G7 moves to raid Amazon in new global corporate tax plan

G7 moves to raid Amazon in new global corporate tax plan

G7 moves to raid Amazon in new global corporate tax plan

Finance ministers are plotting a raid on Amazon’s lucrative cloud-computing business to ensure it pays more corporate tax under the new G7 agreement on a global rate.

Despite Amazon appearing to fall outside the profit margin threshold set by the G7, the $1.6tn tech group will have to pay more corporate tax in some of its largest markets if the new G7 agreement on a global rate is ratified, according to people close to the negotiations.

Amazon did not start to generate significant profits until 2017 and they have consistently been below the 10 per cent margin threshold set by the G7.

However, the OECD in Paris, which is convening the international negotiations on the global rate, is exploring a special measure to treat Amazon’s cloud-computing division as a separate entity, said a person briefed on the discussions. The measure would ensure that Amazon pays more tax in large European countries such as France, Germany, the UK and Italy.

Amazon Web Services’ operating income jumped by 47 per cent to $13.5bn last year, generating a healthy operating margin of 30 per cent in 2020, compared with 3 per cent for its retail business.

The OECD proposal on applying the rules to large and profitable divisions of companies would ensure that all the US tech giants are caught by the G7 global tax agreement.

In the G7’s communiqué at the weekend the details of the moves to make companies pay more tax in the jurisdictions where they operate were left vague. The group said that countries where sales were made would be “awarded taxing rights of 20 per cent profit exceeding a 10 per cent margin for the largest and most profitable multinational enterprises”.

Amazon Web Services was founded in 2006 but Amazon did not break out the unit’s financial performance until 2015. Revenues last year grew by 30 per cent to $45.4bn. Amazon’s shares have risen by more than 700 per cent since it began to disclose AWS performance.

Janet Yellen, US Treasury secretary, signalled at the weekend that all the US tech giants would be covered. Asked specifically about Facebook and Amazon, she said the G7 agreement would “include large profitable firms, and those firms, I believe, will qualify by almost any definition”.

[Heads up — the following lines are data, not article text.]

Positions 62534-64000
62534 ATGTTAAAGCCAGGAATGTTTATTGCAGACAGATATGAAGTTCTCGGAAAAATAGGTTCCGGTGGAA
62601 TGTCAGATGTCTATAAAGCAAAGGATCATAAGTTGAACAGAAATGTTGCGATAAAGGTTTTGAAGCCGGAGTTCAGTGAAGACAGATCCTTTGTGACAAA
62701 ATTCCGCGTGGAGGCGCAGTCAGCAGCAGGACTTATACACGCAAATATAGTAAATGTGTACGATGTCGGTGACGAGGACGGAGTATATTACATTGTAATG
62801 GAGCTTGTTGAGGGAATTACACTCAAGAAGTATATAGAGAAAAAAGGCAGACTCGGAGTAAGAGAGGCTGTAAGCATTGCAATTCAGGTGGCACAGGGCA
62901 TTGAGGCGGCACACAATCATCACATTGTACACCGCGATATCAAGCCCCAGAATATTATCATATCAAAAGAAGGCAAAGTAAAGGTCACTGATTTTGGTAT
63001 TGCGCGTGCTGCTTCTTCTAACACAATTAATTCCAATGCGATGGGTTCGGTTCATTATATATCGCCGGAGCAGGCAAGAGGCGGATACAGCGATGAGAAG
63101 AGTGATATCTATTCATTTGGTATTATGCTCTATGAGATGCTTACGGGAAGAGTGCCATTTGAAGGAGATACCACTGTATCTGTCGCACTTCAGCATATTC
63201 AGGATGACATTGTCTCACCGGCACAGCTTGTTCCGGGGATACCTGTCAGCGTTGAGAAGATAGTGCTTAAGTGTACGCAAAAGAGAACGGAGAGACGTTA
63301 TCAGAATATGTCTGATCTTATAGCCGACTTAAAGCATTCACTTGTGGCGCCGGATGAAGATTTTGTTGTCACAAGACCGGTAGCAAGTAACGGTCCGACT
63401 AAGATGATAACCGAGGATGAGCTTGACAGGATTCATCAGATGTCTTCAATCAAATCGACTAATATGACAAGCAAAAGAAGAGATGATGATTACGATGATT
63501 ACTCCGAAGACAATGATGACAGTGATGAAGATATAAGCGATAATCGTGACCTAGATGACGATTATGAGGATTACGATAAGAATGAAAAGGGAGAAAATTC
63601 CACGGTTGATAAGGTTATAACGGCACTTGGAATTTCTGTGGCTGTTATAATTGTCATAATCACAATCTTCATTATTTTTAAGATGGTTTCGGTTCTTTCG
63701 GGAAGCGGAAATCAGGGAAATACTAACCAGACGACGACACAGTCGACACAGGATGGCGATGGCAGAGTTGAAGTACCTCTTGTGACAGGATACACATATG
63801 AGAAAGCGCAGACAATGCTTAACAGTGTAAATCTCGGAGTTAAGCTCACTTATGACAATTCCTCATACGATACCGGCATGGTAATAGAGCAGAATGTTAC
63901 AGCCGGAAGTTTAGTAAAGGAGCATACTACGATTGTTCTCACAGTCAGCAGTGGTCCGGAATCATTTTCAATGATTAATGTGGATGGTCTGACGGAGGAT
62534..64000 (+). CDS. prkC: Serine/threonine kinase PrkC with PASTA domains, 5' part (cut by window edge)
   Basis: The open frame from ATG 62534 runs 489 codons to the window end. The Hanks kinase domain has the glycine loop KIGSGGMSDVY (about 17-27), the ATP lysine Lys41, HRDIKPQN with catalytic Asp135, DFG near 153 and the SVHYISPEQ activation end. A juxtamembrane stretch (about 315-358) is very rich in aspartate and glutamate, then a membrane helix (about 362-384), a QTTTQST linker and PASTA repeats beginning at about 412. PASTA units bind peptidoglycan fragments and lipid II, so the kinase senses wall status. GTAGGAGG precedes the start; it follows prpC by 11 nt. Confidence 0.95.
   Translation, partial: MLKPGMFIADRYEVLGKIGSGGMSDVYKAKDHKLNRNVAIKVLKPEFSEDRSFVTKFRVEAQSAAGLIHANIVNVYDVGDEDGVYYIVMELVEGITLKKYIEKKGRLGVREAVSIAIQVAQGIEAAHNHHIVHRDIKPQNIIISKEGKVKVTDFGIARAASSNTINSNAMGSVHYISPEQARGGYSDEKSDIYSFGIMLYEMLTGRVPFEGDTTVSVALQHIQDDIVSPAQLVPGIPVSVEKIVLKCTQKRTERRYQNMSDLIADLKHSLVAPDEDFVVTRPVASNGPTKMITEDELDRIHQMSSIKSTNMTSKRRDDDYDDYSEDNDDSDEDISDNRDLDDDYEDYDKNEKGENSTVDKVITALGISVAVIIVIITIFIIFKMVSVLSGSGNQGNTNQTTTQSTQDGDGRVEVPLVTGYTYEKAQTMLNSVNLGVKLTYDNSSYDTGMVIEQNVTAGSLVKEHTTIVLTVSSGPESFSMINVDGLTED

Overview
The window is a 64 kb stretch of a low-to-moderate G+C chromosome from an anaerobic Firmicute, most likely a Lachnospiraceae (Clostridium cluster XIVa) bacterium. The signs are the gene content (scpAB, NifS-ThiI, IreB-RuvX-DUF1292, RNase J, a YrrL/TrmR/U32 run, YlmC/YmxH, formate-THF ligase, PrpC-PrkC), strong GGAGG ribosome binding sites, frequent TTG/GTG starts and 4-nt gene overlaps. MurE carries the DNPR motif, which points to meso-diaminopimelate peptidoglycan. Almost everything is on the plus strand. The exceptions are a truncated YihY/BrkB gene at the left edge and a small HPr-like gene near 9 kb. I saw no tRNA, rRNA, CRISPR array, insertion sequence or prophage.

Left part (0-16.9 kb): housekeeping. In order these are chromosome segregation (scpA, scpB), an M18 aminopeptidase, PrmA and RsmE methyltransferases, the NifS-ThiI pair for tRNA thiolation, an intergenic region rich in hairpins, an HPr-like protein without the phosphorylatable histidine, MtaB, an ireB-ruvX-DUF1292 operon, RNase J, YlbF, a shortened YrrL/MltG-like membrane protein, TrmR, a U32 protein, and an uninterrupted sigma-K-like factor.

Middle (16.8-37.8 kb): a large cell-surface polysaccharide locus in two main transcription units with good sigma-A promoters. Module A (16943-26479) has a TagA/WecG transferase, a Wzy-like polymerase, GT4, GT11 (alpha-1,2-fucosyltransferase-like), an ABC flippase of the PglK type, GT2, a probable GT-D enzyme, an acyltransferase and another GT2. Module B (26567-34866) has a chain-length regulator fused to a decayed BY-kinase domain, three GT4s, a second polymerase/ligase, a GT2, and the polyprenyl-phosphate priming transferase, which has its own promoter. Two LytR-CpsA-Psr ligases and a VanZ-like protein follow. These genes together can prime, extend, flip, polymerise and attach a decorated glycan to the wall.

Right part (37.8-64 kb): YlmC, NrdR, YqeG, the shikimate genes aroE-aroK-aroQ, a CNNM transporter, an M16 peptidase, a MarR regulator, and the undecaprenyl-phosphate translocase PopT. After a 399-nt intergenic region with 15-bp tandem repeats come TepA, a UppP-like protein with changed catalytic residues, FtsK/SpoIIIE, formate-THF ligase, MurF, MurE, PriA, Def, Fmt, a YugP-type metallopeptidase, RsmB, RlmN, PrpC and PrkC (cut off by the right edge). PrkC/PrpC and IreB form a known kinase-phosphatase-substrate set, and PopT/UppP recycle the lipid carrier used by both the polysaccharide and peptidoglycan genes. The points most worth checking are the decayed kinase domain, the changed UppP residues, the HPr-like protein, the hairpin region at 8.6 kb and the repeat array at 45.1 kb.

Amazon declined to comment but has described the weekend’s G7 agreement as a “welcome step forward”.

“We believe an OECD-led process that creates a multilateral solution will help bring stability to the international tax system,” the company said.

Seamus Coffey, an economist at University College Cork and former adviser to the Irish government on tax reform, challenged the idea that finance ministers might manufacture a way to include Amazon in the proposals.

“If you’re designing rules to target specific or individual companies, I’m not sure that’s a good basis to proceed,” said Coffey. “Retailing is a low-margin business — just because you’re doing it online doesn’t change that.”

The proposed new system of allocating some of the global profits of the largest multinationals to the countries where they made their sales was unlikely to raise large sums, tax experts said.

Several multibillion-dollar Silicon Valley companies would probably be excluded from the “Pillar 1” proposals, including Uber, Tesla, Twitter and Snap, as they remain lossmaking, or their pre-tax profit margin was below the 10 per cent threshold last year.

More money will be raised by the proposed global minimum corporate tax rate at an effective rate of “at least 15 per cent” if it is applied on a country-by-country basis. In this instance, the lion’s share of additional revenue will go to the US.

The US stands to gain heavily because its multinationals have shifted profits around the world to avoid US corporate taxes, leaving it with one of the lowest tax takes from these levies of advanced nations. The US currently raises 1 per cent of national income from taxes on corporate profits, compared with a 3 per cent average across the OECD.